Friday, 20 May 2016

The Greater Appearance Of Order In Written Language

Halliday & Matthiessen (1999: 548):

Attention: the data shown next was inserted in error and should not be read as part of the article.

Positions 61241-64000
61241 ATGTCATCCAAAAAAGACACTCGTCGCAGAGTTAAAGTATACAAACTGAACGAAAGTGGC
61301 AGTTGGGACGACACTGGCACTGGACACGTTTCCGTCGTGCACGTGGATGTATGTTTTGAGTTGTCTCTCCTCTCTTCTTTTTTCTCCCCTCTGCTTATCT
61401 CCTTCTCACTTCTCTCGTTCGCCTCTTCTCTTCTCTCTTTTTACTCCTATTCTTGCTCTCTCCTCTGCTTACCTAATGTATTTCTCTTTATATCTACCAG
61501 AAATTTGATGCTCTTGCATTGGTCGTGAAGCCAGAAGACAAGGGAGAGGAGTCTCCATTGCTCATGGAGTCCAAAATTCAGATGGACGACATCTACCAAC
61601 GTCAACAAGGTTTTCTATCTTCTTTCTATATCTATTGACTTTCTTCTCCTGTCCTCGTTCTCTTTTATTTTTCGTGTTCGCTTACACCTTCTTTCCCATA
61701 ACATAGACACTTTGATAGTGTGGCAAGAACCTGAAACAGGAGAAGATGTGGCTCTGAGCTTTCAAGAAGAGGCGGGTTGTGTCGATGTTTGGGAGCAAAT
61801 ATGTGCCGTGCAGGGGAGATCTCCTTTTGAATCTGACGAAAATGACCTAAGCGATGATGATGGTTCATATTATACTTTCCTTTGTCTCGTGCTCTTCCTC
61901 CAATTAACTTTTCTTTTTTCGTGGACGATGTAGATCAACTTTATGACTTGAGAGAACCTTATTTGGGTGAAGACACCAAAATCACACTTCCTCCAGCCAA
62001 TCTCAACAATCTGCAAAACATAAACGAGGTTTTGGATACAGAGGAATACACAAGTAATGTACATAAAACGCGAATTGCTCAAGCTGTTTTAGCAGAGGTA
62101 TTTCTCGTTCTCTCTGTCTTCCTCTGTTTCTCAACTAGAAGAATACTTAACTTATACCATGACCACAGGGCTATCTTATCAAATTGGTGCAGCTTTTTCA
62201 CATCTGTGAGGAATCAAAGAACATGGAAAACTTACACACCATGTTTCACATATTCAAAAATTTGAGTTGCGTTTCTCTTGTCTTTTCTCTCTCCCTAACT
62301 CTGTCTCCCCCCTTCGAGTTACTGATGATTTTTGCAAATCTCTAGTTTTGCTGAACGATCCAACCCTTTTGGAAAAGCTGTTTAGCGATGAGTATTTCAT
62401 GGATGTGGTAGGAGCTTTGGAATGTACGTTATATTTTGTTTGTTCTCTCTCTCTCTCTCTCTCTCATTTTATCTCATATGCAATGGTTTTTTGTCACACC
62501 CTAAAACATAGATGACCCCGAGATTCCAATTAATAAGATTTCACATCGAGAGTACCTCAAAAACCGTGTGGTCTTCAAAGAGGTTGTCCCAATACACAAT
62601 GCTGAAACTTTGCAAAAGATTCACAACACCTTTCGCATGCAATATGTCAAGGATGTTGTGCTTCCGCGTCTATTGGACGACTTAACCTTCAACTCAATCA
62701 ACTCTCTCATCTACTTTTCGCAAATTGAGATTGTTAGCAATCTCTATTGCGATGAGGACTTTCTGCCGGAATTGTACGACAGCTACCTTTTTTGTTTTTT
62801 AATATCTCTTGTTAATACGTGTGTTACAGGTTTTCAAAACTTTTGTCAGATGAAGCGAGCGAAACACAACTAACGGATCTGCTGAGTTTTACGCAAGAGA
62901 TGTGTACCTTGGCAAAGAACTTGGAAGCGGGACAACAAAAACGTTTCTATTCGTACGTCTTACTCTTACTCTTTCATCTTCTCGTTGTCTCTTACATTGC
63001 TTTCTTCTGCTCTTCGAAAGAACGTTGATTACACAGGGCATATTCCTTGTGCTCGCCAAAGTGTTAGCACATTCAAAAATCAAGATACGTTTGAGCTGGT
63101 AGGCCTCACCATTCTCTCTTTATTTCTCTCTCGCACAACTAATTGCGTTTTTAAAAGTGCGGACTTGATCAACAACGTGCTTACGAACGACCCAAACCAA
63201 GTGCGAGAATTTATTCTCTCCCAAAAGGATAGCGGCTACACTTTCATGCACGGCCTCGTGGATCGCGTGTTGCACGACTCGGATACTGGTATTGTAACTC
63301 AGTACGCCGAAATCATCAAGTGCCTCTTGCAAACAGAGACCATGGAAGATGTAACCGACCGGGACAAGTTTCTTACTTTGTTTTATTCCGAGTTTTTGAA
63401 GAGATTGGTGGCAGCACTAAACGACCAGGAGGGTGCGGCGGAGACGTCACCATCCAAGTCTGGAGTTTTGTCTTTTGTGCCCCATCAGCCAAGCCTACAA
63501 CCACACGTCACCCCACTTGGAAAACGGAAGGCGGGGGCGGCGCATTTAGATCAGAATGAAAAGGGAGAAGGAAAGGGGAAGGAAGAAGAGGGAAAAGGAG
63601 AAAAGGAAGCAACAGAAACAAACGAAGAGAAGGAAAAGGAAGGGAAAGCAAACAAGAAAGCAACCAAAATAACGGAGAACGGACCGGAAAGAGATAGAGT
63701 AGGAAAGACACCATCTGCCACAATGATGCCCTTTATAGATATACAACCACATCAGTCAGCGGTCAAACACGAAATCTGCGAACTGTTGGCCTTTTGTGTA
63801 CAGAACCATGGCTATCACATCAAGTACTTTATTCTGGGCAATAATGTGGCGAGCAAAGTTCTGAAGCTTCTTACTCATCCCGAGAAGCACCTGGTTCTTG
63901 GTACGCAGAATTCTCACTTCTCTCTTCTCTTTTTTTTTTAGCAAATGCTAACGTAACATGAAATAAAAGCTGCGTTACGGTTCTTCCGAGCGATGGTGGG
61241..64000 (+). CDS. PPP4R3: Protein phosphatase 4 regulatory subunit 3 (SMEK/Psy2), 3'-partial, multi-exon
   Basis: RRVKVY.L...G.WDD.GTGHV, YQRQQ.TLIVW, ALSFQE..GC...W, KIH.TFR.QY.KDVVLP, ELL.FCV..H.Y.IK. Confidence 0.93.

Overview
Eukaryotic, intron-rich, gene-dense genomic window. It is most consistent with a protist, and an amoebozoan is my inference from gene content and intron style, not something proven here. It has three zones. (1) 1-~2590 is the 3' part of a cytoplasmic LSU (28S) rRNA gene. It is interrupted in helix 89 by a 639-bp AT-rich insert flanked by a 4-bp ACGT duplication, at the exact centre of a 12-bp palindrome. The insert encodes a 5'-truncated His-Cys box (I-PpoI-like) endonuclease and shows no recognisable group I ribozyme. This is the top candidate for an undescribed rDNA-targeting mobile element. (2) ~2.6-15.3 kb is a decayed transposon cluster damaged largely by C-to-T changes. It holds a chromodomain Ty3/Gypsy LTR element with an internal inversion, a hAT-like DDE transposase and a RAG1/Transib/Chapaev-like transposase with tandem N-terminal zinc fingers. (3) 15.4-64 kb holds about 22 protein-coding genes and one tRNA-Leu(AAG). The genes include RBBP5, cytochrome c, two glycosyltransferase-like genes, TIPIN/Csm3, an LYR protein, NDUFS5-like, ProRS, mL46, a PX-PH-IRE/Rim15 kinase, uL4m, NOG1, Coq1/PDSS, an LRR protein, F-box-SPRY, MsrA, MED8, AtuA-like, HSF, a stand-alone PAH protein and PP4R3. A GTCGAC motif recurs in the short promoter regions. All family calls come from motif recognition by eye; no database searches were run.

The immediate appearance of order in written language — the fact that it is presented to us in neat blocks and rows upon a page (or the equivalent, in other forms of technology), whereas speech is notorious for its hesitations, false starts, backtracking, clearing of the throat and whatever — is simply a consequence of the fact that we do not display its history: we leave out the provisional attempts and early drafts, and "publish" only the finished product. When analogous measures are taken with spoken language there is no significant difference between the two: speech is just as orderly as writing (cf. Halliday, 1985/9).